Look for peels and masks with a blend of alpha, beta, and/or polyhydroxy acids together. Wipes make application super easy. Try using a blended peel once a week and, if you find your skin can tolerate it, build up to once daily use.
Advertisement
9 of 19
“Citric acid is a well-tolerated, all-around friendly acid for normal skin and has great brightening effects,” says Dr. Alexiades. That means that not only will your skin feel soft and smooth, it will also have that pretty, even-toned radiance that we’re always trying to fake with strategic highlighter. Bonus benefit: The antioxidant power of citric acid neutralizes damaging free radicals.
10 of 19
Much like sensitive skin, dry skin can react poorly to harsher acids, so tread carefully. Dry skin often has what’s called a “compromised barrier,” which means the layer of lipid molecules that help seal in moisture are already lacking. The good news is a number of acids also have hydration-attracting properties, making them ideal for dry types.
11 of 19
You’ve probably been hearing a lot about hyaluronic acid lately. While technically this popular ingredient isn’t an acid quite like the rest (it doesn’t dissolve skin cells away), HA is an amazing humectant, meaning it attracts water to skin. In fact, an HA molecule can famously attract 1000 times its own weight in water.
12 of 19
“Look for acids that incorporate humectants that draw in water molecules,” advises Dr. Alexiades. “Gluconolactone is a good example: It moisturizes as it provides the acid peel, giving you the best of both worlds.”
13 of 19
If you have packets of oil blotting papers in your desk and bag, you’ll be happy to learn that the right acids can help keep sebum production under control. You’ve probably heard this before, but it bears repeating: If you sap oily skin of all its moisture, the skin responds by sending even more oil up to the surface, which creates a vicious cycle. That's why it’s key to find acids that reduce oil without completely purging the skin of any moisture.
14 of 19
Lactic acid is derived from fruit, vegetables, and other plants, but it also comes from milk. (Cleopatra was ahead of the game with her milk baths.) The acid is gentle yet effectively exfoliates the skin. “Patients with chronically oily skin do best with lactic acid,” says Dr. Alexiades. “It gives a good balance of oil control without overdrying the skin.”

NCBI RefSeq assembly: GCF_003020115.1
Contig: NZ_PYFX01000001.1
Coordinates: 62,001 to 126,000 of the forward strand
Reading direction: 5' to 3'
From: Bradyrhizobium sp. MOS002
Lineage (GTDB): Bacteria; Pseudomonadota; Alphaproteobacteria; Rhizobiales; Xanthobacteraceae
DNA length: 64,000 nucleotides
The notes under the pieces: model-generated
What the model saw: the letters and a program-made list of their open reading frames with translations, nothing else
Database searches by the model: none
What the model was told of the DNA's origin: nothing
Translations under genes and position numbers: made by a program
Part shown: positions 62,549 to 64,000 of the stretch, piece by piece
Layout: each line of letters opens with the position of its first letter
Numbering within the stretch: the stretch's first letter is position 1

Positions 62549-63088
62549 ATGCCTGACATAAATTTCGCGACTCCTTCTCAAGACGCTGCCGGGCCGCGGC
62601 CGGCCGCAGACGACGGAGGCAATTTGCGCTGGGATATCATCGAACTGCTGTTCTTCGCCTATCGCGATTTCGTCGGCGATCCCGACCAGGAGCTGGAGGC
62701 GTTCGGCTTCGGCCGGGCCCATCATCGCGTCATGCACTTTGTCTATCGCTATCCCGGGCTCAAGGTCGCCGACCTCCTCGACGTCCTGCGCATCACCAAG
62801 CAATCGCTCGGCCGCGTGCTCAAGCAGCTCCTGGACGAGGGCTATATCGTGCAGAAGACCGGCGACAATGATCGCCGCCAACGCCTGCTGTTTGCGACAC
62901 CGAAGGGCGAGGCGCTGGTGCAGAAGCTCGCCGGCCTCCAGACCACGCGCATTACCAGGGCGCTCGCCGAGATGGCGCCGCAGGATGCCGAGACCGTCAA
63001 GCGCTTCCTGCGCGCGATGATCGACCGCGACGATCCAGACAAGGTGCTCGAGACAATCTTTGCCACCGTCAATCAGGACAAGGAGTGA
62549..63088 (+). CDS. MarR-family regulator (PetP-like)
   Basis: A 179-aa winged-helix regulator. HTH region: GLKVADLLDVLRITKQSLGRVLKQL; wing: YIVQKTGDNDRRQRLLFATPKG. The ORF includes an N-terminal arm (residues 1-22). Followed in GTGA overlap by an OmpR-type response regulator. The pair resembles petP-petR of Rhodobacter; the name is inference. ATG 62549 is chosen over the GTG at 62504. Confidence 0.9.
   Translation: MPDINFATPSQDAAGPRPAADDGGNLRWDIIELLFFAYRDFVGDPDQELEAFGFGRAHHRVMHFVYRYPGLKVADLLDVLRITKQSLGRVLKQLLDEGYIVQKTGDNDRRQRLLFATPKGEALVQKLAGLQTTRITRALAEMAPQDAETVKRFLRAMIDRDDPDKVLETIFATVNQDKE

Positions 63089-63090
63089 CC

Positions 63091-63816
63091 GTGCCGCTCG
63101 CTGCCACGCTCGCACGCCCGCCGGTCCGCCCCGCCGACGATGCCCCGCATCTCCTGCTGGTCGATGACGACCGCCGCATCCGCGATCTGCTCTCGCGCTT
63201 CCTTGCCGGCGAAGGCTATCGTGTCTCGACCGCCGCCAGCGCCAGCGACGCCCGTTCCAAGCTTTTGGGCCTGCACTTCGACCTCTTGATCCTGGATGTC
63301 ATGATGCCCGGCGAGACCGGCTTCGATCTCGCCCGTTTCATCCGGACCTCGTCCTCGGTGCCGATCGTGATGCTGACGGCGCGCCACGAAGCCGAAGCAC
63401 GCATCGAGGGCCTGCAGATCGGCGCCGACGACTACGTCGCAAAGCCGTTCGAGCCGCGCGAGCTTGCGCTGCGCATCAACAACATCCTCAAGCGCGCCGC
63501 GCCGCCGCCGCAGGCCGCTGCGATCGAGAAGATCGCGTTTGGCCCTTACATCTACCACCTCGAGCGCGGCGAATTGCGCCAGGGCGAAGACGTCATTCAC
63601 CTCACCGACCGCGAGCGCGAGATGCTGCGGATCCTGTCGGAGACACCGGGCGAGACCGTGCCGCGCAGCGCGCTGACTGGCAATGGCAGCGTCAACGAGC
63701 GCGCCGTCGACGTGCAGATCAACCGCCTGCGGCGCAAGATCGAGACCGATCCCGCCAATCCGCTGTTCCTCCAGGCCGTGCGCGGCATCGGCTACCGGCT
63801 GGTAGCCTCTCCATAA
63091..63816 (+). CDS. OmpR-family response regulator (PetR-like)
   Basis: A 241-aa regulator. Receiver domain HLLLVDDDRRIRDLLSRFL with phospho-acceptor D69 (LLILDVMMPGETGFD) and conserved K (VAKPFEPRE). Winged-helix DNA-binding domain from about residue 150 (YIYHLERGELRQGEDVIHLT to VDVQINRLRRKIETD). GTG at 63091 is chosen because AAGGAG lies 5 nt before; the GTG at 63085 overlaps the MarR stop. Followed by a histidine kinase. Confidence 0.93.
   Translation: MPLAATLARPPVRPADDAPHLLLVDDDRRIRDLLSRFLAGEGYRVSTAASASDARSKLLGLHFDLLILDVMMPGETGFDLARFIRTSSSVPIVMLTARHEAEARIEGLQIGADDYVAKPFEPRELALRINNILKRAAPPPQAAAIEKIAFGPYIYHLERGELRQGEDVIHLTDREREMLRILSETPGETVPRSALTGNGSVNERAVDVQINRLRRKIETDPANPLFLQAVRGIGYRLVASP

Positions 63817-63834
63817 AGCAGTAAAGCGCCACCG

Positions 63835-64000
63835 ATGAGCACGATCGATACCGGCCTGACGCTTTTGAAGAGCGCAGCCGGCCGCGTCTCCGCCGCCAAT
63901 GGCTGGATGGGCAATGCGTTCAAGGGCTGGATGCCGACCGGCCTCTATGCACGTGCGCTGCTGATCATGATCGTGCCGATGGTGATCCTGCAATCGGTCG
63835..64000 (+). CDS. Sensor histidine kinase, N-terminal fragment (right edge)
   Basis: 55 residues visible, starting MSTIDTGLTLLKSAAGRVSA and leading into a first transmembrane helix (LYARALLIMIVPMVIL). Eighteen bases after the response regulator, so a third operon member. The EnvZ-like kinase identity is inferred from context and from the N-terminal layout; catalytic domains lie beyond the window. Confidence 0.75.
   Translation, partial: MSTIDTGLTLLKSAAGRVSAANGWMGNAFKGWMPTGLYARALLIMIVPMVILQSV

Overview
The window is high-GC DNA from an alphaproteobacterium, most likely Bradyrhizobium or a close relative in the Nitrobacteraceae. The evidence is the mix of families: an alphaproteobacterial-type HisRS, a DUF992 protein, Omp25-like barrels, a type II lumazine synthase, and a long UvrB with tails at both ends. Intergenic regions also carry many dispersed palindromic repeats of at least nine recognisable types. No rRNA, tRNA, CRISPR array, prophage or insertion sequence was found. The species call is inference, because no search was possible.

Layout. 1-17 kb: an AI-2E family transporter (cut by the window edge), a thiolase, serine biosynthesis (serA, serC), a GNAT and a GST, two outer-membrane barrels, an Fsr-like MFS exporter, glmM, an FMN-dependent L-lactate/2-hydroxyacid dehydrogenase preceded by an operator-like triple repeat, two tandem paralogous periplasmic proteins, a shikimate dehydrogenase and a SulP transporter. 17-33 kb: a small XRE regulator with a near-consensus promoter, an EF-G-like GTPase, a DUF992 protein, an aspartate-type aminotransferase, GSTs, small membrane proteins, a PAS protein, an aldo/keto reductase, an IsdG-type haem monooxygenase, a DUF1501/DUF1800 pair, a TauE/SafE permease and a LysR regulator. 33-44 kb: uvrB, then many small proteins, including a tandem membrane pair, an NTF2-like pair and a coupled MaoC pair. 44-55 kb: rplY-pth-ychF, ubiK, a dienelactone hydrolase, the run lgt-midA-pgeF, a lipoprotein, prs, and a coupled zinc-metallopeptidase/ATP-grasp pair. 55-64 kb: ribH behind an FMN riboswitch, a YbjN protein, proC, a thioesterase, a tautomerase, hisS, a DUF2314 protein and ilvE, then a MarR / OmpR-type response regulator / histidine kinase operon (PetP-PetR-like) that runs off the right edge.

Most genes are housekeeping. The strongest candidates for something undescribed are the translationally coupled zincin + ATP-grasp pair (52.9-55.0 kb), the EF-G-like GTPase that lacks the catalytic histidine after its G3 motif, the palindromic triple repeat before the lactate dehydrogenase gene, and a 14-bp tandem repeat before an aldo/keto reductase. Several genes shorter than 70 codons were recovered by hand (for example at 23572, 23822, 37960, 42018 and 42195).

15 of 19
Mandelic acid, also great for acne-prone skin, is an oil soluble acid, which is why it can get down into your pores to break up sebum and help regulate its production.
16 of 19
While unfortunately no acid will give you a “big reveal” moment where you peel away spots and lift and tighten skin all at once, acids can give immediate and long-term benefits for smoother, younger-looking skin. “Keep in mind, no anti-ager will be able to work unless you’re also using sunscreen to protect the progress the cream makes,” warns Dr. Alexiades. Plus, exfoliation can make skin more likely to burn, so be sure to wear SPF 30 daily and reapply.
17 of 19
“Ascorbic acid is a form of vitamin C, which has a long track record for treating skin aging,” says Dr. Alexiades. Out of all the research on how vitamin C counteracts signs of aging, the most research has been on ascorbic acid, which is sometimes listed on the label as L-ascorbic acid, as well. Studies have shown it helps reduces wrinkles, spots, and is also one of the more potent antioxidants you can wear on a daily basis to shield skin from the damage caused by pollution, sun, and other outside aggressors.
18 of 19
Amino acids and amino acid derivatives can lighten brown spots and are considered the early building blocks of collagen production to keep skin plump and smooth. Look for a product with multiple amino acids all in one formula.
19 of 19
Like this post? There's more. Get tons of beauty tips, tutorials, and news on the Refinery29 Beauty Facebook page. Like us on Facebook — we'll see you there!